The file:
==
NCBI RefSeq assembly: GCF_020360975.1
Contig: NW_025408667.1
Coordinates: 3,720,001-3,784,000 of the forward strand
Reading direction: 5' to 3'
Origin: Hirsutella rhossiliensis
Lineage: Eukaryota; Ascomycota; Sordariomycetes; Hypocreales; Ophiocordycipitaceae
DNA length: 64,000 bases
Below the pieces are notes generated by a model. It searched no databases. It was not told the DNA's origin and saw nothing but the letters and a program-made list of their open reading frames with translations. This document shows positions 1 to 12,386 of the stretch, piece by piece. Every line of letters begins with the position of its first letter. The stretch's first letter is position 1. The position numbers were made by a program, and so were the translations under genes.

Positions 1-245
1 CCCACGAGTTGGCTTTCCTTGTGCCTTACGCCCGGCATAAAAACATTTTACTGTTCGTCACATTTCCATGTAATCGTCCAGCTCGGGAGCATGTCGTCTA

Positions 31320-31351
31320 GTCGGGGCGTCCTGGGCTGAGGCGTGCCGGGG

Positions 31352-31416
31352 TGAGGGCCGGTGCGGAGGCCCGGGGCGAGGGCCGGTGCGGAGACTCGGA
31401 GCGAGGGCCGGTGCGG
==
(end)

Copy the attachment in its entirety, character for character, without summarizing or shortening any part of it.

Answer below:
NCBI RefSeq assembly: GCF_020360975.1
Contig: NW_025408667.1
Coordinates: 3,720,001-3,784,000 of the forward strand
Reading direction: 5' to 3'
Origin: Hirsutella rhossiliensis
Lineage: Eukaryota; Ascomycota; Sordariomycetes; Hypocreales; Ophiocordycipitaceae
DNA length: 64,000 bases
Below the pieces are notes generated by a model. It searched no databases. It was not told the DNA's origin and saw nothing but the letters and a program-made list of their open reading frames with translations. This document shows positions 1 to 12,386 of the stretch, piece by piece. Every line of letters begins with the position of its first letter. The stretch's first letter is position 1. The position numbers were made by a program, and so were the translations under genes.

Positions 1-245
1 CCCACGAGTTGGCTTTCCTTGTGCCTTACGCCCGGCATAAAAACATTTTACTGTTCGTCACATTTCCATGTAATCGTCCAGCTCGGGAGCATGTCGTCTA

Positions 31320-31351
31320 GTCGGGGCGTCCTGGGCTGAGGCGTGCCGGGG

Positions 31352-31416
31352 TGAGGGCCGGTGCGGAGGCCCGGGGCGAGGGCCGGTGCGGAGACTCGGA
31401 GCGAGGGCCGGTGCGG